Winner of national prize for best B.A thesis, noted Ethiopian Economist Dr. Abdi Yuya Ahmad

October 22, 2018 Africa , Interviews , Opinion , OPINION/NEWS , OTHER

 

 

Ambo Mekasa interviews Dr. Abdi Yuya Ahmad

 

 

Today’s guest is Dr. Abdi Yuya Ahmad. Abdi was born in 1978 in Ethiopia’s Oromia State, more specifically in Eastern Harerghe Chelenko town. He started his elementary education at Chelenko Elementary school, after which he joined the Chelenko Secondary School, completing his preparatory education at Harar Senior Secondary School. He studied Economics at Ethiopian Civil Service University and received Bachelor of Arts. Then he pursued Economic Policy Analysis at Addis Ababa University and received a Masters of Science in the field. In addition, he earned his PhD in Innovation Economics from Aalborg University, Denmark. Currently, he is Post-doctoral fellow at Aalborg University, Denmark. In addition, he had earned a Diploma in Plant Science (with specialization in Coffee, Tea and Spice) from Jimma College of Agriculture.

 

Abdi was the winner of a national prize; Mekonnen Taddesse’s Memorial Award for the best BA thesis of the year 2004 GC. The prize was prepared by The Ethiopian Economic Association in Collaboration with Addis Ababa University. He is married and a father of five children.

 

This journalist had a short interview with Dr. Abdi on the Ethiopian Economy and Economic system in the country from past to present:

 

 

AM: What inspired you to learn economics?

 

Dr. Abdi: My choice of economics discipline was more of arbitrary though the perception I had regarding the anticipated returns out of the alternative fields also contributed to some extent.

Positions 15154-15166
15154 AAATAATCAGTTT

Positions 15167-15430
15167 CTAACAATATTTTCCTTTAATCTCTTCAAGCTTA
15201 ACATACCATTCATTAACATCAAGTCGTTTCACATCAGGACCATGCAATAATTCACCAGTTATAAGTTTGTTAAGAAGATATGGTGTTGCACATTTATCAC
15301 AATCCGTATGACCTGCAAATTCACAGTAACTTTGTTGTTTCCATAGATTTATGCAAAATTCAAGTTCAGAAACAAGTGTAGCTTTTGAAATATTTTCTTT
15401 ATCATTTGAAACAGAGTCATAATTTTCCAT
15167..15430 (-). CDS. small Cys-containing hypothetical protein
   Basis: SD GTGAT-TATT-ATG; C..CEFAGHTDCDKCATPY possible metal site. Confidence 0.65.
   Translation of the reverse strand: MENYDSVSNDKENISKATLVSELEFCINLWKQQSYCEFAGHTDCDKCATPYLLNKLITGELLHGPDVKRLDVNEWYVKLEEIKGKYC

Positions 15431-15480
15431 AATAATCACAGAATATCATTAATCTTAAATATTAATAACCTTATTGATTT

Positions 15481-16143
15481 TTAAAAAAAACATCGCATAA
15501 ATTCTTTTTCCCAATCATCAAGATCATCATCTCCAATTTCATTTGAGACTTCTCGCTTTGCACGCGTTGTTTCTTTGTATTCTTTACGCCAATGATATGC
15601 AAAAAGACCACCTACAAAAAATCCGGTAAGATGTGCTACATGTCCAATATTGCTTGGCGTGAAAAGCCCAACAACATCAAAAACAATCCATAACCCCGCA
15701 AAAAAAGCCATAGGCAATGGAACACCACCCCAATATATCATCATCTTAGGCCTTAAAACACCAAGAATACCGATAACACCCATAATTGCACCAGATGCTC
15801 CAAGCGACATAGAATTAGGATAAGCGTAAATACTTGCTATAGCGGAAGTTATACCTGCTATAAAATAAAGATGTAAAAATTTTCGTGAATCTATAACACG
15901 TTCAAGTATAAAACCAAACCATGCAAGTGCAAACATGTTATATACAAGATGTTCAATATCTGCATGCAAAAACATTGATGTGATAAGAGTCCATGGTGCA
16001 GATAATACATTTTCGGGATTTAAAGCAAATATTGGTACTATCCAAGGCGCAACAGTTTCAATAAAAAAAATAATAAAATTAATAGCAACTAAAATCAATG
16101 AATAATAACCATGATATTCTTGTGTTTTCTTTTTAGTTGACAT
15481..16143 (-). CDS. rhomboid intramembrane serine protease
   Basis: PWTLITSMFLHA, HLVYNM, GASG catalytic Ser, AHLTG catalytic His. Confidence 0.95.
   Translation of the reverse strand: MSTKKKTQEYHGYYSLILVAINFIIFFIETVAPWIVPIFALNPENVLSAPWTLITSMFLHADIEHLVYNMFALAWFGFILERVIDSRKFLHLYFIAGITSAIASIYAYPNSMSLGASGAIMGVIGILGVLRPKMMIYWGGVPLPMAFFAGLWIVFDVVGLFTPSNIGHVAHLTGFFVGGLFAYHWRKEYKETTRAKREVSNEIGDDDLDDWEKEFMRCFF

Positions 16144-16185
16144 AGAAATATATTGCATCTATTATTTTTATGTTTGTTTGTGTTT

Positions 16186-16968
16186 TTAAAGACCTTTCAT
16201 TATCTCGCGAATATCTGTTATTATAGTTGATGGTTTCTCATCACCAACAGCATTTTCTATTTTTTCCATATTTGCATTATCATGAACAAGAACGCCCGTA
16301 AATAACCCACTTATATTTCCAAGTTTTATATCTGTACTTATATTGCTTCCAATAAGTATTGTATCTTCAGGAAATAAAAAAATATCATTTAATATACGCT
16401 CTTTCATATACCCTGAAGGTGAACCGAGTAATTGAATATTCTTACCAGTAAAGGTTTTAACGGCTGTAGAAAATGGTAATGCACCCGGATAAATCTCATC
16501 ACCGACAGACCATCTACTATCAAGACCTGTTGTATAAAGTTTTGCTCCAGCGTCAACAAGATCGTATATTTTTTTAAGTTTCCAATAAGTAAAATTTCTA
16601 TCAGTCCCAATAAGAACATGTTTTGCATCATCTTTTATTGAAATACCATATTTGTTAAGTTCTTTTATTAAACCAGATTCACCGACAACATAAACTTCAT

AM: How do you define Ethiopia’s economy?

 

Dr. Abdi: As to my understanding, Ethiopia’s economy is among the least developed economies of the world with per capita GDP of about 800 USD (at official exchange rate) in 2016/2017. The economy heavily relies on agriculture which is largely a rain-fed one and technologically an underdeveloped one. In other words, it is among the least diversified economies with agriculture accounting for the highest in terms of Gross Domestic Product (GDP), employment and export earnings.

 

Nevertheless, Ethiopia has been marked by many as one of the fastest growing countries over the last decade. However, the growth has been driven mainly by the government’s aggressive investment in infrastructure, which is believed to improve the business doing environment.

 

 

AM: What are the major problems manifest in Ethiopia’s economy?

 

Dr. Abdi: Ethiopian Economy is striving to cope with diverse problems. Linked to the narrow basis of the economy, the recent economic growth has failed to generate adequate productive jobs to the increasing number of working -age population and university graduates, increasing gap between domestic saving and investment, rising current account deficit, inflation etc. There is mismatch between demand and supply of goods and services which is worsening as population growth appears to be far higher than the country’s capability to meet the corresponding demand. The much-boasted double digit growth has yet to have any significant effect on food insecurity.